November 7, 2018
The new state capital of a Southern Indian state is heralded as the most sustainable city in the world. After Jawaharlal invited the Swiss-French architect Le Corbusier to build Chandigarh in the 1950s, Amaravati is the second ‘built city’ of a massive scale to come up in India.
Though five decades have passed since the dream of Chandigarh was realised, the major challenge that failed Chandigarh looms large over Amaravati’s future. How do you design and plan for diverse socio-cultural realities and complexities present in an Indian city?
On 2 June 2014, the state of Andhra Pradesh in Southern India was split into two. The northwestern part of the state became the 29th state of India, Telangana, and the rest continued to be Andhra. After the division, the historic capital of Hyderabad went to Telangana, leaving Andhra Pradesh in the need of a new capital.
From this need rose the ambitious project of creating the ‘people’s capital’ called Amaravati, which translates to ‘the place for immortals’. Nara Chandrababu Naidu, the chief minister of the state, reiterated his ambitions on the foundation day by saying, “We have created history as we laid the foundation for our ‘Amaravati’, the people’s capital, on 22 October 2015. We aspire to make
Amaravati a true people’s capital, a destination of opportunities and a city of the future. Amaravati beckons us to rededicate ourselves in this mission.” 1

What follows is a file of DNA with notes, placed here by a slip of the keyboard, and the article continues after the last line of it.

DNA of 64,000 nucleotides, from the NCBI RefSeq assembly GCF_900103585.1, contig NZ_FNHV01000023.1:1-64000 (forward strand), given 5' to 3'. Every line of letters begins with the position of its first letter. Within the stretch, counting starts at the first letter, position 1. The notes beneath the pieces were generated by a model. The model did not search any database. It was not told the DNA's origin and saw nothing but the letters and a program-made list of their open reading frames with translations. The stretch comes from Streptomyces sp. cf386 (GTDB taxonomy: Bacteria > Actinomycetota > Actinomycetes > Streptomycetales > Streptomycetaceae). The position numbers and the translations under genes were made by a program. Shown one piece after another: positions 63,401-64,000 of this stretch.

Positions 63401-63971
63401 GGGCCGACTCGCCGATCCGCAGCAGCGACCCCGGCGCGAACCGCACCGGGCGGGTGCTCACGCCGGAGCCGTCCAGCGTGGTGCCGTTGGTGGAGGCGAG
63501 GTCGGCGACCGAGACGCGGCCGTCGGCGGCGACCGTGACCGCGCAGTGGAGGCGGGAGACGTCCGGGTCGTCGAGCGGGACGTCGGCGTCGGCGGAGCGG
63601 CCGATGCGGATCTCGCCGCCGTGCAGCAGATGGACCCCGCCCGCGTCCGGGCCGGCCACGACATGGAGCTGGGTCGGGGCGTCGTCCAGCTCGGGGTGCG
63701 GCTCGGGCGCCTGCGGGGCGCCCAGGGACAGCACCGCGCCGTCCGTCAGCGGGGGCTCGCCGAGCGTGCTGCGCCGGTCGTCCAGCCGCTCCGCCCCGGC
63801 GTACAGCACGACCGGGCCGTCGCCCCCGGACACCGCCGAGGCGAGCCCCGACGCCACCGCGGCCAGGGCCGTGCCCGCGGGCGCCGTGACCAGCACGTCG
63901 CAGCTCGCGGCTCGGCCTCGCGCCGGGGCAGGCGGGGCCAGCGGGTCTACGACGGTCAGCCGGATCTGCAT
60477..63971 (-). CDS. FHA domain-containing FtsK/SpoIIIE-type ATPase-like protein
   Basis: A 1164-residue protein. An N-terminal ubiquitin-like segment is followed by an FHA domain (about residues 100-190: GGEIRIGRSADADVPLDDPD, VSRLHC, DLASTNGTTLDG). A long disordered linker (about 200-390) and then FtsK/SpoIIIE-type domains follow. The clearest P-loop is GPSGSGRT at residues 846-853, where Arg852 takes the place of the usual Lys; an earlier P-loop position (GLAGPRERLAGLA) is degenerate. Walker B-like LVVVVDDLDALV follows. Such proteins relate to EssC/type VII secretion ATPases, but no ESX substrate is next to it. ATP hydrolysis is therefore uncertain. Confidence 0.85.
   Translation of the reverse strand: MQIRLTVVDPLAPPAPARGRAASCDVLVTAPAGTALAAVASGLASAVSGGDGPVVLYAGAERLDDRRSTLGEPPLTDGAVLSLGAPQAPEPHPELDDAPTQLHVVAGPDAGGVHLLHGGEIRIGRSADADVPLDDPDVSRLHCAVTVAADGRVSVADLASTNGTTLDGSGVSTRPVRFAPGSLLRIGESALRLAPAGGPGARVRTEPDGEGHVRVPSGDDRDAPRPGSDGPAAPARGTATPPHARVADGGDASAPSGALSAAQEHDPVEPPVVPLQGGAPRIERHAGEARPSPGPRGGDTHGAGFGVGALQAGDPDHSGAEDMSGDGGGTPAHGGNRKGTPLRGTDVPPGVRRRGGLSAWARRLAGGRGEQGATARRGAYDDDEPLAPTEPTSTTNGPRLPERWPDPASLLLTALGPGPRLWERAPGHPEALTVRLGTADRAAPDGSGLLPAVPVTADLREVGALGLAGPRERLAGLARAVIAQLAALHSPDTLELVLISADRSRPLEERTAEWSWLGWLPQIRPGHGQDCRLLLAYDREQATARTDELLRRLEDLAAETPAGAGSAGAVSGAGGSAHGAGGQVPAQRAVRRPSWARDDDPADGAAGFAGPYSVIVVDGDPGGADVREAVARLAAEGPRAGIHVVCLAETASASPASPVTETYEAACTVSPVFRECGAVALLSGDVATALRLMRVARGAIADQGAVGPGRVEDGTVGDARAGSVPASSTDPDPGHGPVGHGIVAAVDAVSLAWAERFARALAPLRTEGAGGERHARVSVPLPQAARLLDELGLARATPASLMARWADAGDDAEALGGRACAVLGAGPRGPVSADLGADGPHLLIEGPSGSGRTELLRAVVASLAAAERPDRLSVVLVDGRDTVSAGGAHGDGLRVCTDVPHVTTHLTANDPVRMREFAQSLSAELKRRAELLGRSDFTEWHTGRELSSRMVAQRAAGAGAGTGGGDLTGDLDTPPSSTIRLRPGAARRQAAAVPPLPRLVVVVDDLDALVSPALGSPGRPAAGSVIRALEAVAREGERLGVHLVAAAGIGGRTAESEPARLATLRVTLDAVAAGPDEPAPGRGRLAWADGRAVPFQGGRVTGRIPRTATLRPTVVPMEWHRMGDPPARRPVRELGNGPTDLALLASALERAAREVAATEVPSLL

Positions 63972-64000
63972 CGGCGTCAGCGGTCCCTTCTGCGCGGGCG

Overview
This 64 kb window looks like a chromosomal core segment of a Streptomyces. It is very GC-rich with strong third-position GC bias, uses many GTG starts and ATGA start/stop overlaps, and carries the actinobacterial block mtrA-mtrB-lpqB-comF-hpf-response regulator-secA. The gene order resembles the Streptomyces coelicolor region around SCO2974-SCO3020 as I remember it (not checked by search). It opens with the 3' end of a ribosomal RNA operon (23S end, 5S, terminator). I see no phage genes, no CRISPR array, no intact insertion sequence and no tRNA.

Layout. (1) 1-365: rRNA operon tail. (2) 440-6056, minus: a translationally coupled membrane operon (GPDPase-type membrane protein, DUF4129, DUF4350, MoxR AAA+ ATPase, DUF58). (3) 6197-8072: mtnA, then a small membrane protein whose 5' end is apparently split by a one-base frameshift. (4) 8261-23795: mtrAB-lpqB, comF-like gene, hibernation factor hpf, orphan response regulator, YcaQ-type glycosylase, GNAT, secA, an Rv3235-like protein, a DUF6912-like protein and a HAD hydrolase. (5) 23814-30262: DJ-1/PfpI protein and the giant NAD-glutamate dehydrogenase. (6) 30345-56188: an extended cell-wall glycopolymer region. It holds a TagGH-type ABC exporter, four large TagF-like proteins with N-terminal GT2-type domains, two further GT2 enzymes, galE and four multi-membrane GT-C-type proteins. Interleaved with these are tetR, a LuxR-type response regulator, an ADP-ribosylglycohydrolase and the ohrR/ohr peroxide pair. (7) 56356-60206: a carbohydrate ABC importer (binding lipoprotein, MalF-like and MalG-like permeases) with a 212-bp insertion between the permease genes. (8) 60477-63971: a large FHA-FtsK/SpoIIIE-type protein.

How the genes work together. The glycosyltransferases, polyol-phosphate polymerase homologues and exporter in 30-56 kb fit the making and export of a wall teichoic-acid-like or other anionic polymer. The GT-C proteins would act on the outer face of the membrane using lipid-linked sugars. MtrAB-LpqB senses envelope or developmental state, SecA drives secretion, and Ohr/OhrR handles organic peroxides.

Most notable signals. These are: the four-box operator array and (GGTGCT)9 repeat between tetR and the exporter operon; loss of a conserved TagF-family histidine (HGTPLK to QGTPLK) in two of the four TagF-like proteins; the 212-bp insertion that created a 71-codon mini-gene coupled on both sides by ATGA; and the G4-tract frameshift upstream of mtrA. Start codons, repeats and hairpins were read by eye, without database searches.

After the project of building Amaravati was announced, the state government invited three internationally renowned firms: Rogers Stirk Harbour + Partners; Vastu Shilpa Foundation; and Maki and Associates to participate in the Amaravati Governmental Complex Concept Design Competition. Maki and Associates, led by Fumihiko Maki, was initially declared as the winner but the award was later controversially revoked.
The state government then hired London-based Foster + Partners, along with architect Hafeez Contractor from Mumbai, to design the master plan and the capital complex of Amaravati. According to Norman Foster, the city of Amaravati will be one of the world’s truly ‘sustainable cities’. On one of his visits to the site, he remarked, “This is a design that brings together our decades-long research into sustainable cities, incorporating the latest technologies that are currently being developed in India.” 2
|Project Name||Amaravati Government Complex|
|Location||Amaravati, Andhra Pradesh|
|Site Area||6,117,499 square metres|
|Gross Floor Area||9,411,397 square metres|
|Architectural Firm||Foster + Partners; Hafeez Contractor and Associates (master plan)|
|Principal Architect||Foster + Partners|
|Client/Owner||Andhra Pradesh Government|
|Mechanical &Electrical Engineer||Hafeez Contractor and Associates|
|Civil &Structural Engineer||Hafeez Contractor and Associates|
|Images/Photos||Foster + Partners; The Energy and Resources Institute (TERI), New Delhi; Andhra Pradesh Capital Region Development Authority (APCRDA)|
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